FIG. 5 is a fragmentary sectional view of a filter adjacent to the flume formed in accordance with a preferred embodiment of the present invention.

FIG. 6 is an enlarged portion of the filter depicted in FIG. 5.

FIG. 7 is another fragmentary sectional view of the filter depicted in FIG. 5 (with the grout between adjacent underdrain blocks being omitted for clarity), this view being rotated 90 degrees from the view in FIG. 5.

FIG. 8 is a fragmentary sectional view of a filter adjacent to the flume formed in accordance with another preferred embodiment of the present invention.

FIG. 9 is a plan view of a portion of a filter adjacent to the flume formed in accordance with a further preferred embodiment of the present invention.

FIG. 10 is a side view of the filter illustrated in FIG. 9.

FIG. 11 is a perspective of the filter illustrated in FIG. 9.

FIG. 12 is an enlarged end view of the filter illustrated in FIG. 9.

FIG. 13 is a plan view of a portion of the hold-down assembly of the filter depicted in FIG. 9.

FIG. 14 is an end view of the portion of the hold-down assembly depicted in FIG. 13.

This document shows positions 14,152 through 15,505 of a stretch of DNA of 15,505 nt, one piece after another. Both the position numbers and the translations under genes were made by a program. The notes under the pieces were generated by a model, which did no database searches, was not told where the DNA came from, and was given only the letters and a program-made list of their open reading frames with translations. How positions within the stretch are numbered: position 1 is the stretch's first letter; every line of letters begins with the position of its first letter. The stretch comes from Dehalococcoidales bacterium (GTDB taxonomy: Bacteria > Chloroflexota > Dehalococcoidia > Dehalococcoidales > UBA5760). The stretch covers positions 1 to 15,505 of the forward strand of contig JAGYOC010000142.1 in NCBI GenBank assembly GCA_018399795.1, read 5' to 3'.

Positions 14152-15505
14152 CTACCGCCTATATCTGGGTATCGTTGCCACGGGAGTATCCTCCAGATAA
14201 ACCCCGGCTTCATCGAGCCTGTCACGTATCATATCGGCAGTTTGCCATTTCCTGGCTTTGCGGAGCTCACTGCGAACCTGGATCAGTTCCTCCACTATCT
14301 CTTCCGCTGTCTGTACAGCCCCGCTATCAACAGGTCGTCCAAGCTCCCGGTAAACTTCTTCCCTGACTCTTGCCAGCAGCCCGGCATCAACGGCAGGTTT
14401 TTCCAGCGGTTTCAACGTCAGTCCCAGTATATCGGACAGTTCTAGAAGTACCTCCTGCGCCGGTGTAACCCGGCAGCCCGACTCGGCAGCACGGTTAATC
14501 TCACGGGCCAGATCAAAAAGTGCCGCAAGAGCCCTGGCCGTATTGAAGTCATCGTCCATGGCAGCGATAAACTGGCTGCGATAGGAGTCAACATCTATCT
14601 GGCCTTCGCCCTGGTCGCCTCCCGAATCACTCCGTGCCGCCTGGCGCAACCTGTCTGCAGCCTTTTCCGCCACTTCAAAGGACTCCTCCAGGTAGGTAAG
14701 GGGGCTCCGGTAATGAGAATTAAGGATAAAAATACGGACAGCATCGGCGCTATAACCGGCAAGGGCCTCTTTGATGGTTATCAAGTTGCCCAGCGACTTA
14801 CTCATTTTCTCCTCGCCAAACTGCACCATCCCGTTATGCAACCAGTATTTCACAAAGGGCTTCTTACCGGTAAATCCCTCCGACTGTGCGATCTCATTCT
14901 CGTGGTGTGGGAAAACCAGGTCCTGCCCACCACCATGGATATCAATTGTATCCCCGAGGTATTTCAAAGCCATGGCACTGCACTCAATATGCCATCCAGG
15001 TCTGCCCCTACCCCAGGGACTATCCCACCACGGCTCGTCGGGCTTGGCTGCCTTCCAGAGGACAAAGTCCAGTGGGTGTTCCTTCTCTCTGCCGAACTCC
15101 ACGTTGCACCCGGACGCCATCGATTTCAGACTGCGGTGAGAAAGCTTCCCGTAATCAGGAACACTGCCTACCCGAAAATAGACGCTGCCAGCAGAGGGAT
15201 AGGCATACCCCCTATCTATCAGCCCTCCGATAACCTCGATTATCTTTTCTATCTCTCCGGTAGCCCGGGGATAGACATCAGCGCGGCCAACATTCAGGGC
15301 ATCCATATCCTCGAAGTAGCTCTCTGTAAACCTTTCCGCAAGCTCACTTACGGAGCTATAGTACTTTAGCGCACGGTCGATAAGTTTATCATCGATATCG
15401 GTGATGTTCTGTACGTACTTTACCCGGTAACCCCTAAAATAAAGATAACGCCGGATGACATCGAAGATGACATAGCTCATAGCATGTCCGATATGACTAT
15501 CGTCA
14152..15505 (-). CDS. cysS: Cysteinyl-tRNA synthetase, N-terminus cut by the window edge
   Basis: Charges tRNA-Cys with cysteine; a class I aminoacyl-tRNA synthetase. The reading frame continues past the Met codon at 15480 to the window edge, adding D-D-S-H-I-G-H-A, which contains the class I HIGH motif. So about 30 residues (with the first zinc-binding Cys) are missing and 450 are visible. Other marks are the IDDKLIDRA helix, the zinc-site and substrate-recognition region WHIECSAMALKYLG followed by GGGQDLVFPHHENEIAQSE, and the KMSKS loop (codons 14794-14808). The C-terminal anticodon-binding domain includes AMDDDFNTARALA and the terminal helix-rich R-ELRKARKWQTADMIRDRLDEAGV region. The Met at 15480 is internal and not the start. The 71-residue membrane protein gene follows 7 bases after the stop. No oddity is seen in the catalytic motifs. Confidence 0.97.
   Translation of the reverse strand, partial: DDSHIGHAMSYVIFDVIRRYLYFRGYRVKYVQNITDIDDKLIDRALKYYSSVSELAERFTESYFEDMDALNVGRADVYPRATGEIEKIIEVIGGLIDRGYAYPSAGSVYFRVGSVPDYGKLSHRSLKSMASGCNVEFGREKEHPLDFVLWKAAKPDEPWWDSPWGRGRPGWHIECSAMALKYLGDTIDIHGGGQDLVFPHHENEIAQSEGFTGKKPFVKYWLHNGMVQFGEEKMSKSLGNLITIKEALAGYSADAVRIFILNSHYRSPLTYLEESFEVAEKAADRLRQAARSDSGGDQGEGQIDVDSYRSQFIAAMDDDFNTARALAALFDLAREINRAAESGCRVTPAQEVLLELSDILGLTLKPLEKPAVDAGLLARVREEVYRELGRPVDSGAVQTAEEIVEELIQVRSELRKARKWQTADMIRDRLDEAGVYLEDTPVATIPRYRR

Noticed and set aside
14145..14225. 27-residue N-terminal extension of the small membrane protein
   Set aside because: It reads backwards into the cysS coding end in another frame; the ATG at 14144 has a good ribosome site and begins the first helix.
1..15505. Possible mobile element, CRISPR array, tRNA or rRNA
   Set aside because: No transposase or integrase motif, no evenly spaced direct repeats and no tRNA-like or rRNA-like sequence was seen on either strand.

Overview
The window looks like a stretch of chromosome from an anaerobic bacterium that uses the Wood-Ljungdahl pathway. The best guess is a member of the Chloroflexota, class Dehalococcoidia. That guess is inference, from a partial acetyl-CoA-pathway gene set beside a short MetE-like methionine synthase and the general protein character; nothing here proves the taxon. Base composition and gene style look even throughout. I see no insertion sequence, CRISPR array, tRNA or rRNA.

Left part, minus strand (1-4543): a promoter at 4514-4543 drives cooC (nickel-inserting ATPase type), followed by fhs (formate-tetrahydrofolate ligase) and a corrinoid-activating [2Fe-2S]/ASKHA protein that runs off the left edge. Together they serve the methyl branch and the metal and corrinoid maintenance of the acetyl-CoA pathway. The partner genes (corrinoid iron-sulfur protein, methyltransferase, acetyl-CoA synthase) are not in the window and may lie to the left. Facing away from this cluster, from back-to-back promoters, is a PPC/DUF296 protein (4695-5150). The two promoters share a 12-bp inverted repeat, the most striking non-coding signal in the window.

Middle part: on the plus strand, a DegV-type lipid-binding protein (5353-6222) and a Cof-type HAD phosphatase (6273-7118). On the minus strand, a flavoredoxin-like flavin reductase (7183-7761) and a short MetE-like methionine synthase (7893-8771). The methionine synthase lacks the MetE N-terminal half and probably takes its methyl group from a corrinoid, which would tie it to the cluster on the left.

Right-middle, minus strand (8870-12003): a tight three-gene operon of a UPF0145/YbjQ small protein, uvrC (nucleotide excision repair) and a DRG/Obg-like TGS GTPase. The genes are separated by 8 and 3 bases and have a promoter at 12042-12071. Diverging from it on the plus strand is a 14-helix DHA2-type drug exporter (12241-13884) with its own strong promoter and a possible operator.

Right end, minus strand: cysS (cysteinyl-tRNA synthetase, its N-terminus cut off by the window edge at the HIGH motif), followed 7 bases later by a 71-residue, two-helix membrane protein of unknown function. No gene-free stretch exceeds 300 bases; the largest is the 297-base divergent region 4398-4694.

FIG. 15 is a side view of the portion of the hold-down assembly depicted in FIG. 13.

FIG. 16 is an enlarged plan view of a hook of the portion of the hold-down assembly illustrated in FIG. 9.

FIG. 17 is an enlarged end view of the hook illustrated in FIG. 16.

FIG. 18 is an enlarged side view of the hook illustrated in FIG. 16.

FIG. 19 is a fragmentary sectional view of yet another preferred embodiment of the present invention.

FIG. 20 is a plan view of a portion of a hold-down assembly of yet a further preferred embodiment of the present invention.

FIG. 21 is a side view of the portion of the hold-down assembly depicted in FIG. 20.

FIG. 22 is a fragmentary side view of a further embodiment of the present invention.

FIG. 23 is a fragmentary perspective view of the embodiment depicted in FIG. 22.

FIG. 24 is a plan view of a portion of the hold-down assembly depicted in FIG. 22.

FIG. 25 is a side view of the portion of the hold-down assembly depicted in FIG. 24.

FIG. 26 is a cross-sectional view taken along lines 26-26 in FIG. 25.

FIG. 27 is a perspective view of a hold-down/adjustable anchor.

FIG. 28 is a plan view of the hold-down/adjustable anchor depicted in FIG. 27.

FIG. 29 is a side view of the hold-down/adjustable anchor depicted in FIG. 27.

FIG. 30 is an end view of the hold-down/adjustable anchor depicted in FIG. 27.